After Earnings, These 3 Big Tech Stocks Look Like Buys

The world’s most important tech companies all reported their quarterly results this past week, and, in each case, the damage from a slowing global economy was in stark evidence. The witch’s brew of rising interest rates, higher fuel costs, the Russian assault on Ukraine, lingering supply-chain issues, and the U.S. dollar’s surge is infecting every tech business. “We’ll all go together when we go,” as the great Tom Lehrer once sang. Financial calamity is the great equalizer.

But last week’s batch of earnings reports also made clear that every item on that familiar list of economic woes will eventually recede, leaving behind individual corporate stories, some stronger than others.

Are we in a recession? It sure seems that way, but it won’t last forever. Some other issues are already fading. Fuel prices have been receding, for instance. And in the chip industry, worries about shortages have been replaced by fears of excess supply.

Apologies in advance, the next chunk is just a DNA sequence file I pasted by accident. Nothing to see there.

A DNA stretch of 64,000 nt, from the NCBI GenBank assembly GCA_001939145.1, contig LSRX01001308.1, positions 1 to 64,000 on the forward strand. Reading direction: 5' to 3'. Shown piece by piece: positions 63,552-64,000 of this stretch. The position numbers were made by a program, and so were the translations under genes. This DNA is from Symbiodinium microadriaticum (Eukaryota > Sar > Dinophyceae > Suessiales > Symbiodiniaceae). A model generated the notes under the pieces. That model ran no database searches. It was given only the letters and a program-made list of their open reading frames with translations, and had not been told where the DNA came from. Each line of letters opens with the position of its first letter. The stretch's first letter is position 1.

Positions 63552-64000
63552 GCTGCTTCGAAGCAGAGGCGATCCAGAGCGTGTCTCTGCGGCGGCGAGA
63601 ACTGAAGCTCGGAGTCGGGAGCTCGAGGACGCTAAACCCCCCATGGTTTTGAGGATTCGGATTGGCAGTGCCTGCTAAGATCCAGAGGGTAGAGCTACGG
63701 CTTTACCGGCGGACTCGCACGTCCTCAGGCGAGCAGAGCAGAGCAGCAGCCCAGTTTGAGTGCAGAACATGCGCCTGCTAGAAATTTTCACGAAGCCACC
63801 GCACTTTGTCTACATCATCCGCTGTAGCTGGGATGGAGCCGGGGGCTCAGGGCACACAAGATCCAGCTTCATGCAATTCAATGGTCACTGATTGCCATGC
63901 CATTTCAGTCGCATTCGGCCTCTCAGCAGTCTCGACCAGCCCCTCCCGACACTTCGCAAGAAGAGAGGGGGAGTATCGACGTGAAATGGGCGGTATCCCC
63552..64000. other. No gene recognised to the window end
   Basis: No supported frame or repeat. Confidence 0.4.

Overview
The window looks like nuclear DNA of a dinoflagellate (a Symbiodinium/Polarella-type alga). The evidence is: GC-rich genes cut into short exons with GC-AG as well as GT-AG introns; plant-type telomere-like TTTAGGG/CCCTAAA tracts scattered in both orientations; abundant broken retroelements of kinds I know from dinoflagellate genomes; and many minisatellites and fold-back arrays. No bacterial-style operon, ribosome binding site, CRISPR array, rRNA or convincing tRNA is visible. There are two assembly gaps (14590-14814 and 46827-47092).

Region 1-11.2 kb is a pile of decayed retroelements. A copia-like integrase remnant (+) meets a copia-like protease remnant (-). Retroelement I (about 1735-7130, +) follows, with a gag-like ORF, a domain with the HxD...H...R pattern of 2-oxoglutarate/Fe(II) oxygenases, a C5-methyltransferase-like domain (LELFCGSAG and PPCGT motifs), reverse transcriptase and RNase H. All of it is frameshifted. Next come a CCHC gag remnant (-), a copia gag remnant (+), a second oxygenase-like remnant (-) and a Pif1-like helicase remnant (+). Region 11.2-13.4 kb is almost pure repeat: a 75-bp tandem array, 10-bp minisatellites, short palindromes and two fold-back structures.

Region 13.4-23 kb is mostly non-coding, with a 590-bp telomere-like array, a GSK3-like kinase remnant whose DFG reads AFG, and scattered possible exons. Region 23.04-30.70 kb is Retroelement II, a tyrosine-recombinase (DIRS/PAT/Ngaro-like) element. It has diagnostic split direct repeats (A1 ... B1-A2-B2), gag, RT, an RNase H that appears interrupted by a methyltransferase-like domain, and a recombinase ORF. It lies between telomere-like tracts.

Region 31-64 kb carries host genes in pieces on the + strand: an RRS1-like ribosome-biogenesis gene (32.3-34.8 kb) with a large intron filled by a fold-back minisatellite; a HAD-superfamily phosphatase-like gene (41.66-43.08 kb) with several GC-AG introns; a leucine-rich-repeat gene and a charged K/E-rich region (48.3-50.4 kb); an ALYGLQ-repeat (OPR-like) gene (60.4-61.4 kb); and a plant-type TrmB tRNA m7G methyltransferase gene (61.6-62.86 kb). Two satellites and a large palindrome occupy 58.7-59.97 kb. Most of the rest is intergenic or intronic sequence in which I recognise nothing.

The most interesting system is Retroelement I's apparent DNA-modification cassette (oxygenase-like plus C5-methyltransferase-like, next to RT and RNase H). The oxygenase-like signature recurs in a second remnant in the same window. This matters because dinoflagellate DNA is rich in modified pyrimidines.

This earnings season has already had its share of disasters, but what it has provided most of all is clarity about where value lies—and where danger lurks. Here are a few takeaways on the outlook for the tech leaders.

There’s no recession in the cloud: As regular readers will recall, I’ve been consistently bullish about the power of cloud computing. Last week, I wrote a lengthy feature about

(ticker: AMZN) focused on the long-term charms of Amazon Web Services, which I continue to view as the world’s best enterprise software business. That said, heading into the quarter, there were worries that broader economic weakness might slow cloud growth. But the bears had it wrong; AWS grew 33%, in line with estimates.

(MSFT) Azure cloud business expanded 46% adjusted for currency. And

(GOOGL) Google Cloud revenue jumped 36%, to $6.3 billion. Not coincidentally, I’d argue that Amazon, Microsoft, and Alphabet are the most appealing of…


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